That initial Togedemaru sim was run with Spark to most closely compare with Magnezone in particular. Maru is able to beat everything that Shadow Zone does with the sole exception of Bastiodon… and adds on Umbreon, Venusaur, and Scrafty that ‘Zone is NOT normally able to overcome.

And this is thanks in large part to the Attack boost from Fell Stinger… versus Scrafty a single Stinger makes Wild Charge KO, and with Venusaur and Umbreon, two Stinger boosts enables Wild Charge to become lethal (even with Venusaur being Electric-resistant!).

Now, yes yes, this is all assuming the opponent takes the bait and shields a Fell Stinger and lets a later Wild Charge through… different shielding decisions can lead to not outright disaster, per se, but definitely a degraded performance. But uh… that’s no less true of Magnezone and the others, so I hardly consider that a knock on Maru.

There’s also the option of likely-more-popular Thunder Shock, a very viable sidegrade that loses Cofagrigus, Alolan Marowak, and those standout wins over Scrafty, Umbreon, and Venusaur to instead outrace Lanturn, Shadow (Ember) Ninetales, Toxicroak, and now Bastiodon as well.

But… wait a second, why does it lose to some of those others it could beat with Spark if it was a buffed Wild Charge landing the killing blow before, and Thunder Shock gets to that Charge even faster? That doesn’t make sense.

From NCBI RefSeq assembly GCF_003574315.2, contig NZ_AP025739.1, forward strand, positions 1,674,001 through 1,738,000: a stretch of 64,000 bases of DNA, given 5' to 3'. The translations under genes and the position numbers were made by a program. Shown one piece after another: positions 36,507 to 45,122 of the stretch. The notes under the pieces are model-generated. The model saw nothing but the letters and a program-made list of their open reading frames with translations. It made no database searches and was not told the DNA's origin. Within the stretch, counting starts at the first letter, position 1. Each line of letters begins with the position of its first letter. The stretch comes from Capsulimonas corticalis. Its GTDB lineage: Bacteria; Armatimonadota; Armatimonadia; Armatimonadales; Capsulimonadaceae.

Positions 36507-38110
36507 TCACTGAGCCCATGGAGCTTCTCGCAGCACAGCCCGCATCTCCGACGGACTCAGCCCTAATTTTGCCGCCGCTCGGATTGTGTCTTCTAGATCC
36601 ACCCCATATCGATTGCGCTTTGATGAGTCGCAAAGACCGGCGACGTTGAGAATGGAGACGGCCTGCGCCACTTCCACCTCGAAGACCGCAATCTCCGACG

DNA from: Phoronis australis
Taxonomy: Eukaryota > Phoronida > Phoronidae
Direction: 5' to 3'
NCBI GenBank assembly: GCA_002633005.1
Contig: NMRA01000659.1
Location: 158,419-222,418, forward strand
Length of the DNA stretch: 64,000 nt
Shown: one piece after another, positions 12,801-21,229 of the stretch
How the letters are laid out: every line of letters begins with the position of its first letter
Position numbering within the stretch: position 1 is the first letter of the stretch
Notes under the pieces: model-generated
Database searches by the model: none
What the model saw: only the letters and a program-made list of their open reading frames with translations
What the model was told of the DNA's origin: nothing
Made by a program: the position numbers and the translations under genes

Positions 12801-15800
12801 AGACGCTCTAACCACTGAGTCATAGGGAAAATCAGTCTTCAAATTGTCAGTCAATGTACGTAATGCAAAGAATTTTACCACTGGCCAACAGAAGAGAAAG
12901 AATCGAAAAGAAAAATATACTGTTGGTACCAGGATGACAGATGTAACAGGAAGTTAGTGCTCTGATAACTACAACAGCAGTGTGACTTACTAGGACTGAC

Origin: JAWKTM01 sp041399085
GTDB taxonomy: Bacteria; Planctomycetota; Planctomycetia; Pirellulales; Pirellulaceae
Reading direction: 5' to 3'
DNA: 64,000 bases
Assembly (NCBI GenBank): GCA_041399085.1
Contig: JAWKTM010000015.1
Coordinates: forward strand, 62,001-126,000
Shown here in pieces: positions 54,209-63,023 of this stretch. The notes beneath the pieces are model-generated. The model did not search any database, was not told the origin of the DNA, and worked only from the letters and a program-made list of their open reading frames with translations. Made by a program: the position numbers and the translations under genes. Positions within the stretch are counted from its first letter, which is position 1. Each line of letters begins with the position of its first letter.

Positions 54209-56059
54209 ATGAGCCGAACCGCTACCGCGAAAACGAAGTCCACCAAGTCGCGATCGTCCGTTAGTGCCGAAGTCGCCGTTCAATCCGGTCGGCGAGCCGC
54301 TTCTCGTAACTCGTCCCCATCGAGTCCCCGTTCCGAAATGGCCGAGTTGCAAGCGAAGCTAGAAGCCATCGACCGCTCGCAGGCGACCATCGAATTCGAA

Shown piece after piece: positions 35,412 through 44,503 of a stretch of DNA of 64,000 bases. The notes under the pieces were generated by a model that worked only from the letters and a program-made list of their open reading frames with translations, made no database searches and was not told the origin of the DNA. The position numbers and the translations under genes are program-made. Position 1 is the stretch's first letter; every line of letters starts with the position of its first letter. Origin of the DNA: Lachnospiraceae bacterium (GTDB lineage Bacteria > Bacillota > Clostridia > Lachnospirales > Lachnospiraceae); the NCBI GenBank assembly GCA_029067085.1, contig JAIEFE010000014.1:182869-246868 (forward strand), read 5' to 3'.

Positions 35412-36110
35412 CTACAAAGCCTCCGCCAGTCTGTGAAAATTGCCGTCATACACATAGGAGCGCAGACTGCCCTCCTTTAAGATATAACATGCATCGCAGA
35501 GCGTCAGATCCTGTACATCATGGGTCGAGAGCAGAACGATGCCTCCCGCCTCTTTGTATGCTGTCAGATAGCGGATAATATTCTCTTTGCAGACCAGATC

And lo and behold, it’s a case of sims being a little silly, as it goes either Fell Stinger happy (spamming nothing but Stinger against Venusaur, for example) or Wild Charge crazy (using nothing BUT Charge versus Umbreon, as another example).

Smart play and getting the same baited shield you did with Spark means that Thunder Shock Maru CAN still beat Venusaur and Umbreon, though Scrafty and the rest are still just out of reach. But still, Venu and Umbry bring that (potential) win total up to 25, which is looking mighty fine, don’t you think?

I did also take a look at other shielding scenarios to see if there’s a clearer “favorite” between Spark and Thunder Shock. In 2v2 shielding, Spark looks to be neck and neck with Thunder Shock, though that is again not quite the whole story, as Umbreon again shows as a win for only Spark, whereas Thunder Shock can still replicate that result despite showing as a loss normally.

Similarly, a loss is shown for Thunder Shock versus Alolan Marowak, but in reality, it can win in the exact same fashion that Spark does, with Thunder Shock actually being MORE, not less, reliable in outracing A-Wak.

Silly sims really struggle sometimes with Maru, but that’s the sort of thing that happens with baity moves and big self-nerfing closers combined into one Pokémon package! But again, Thunder Shock is actually better than it appears at first glance, and pulls slightly ahead.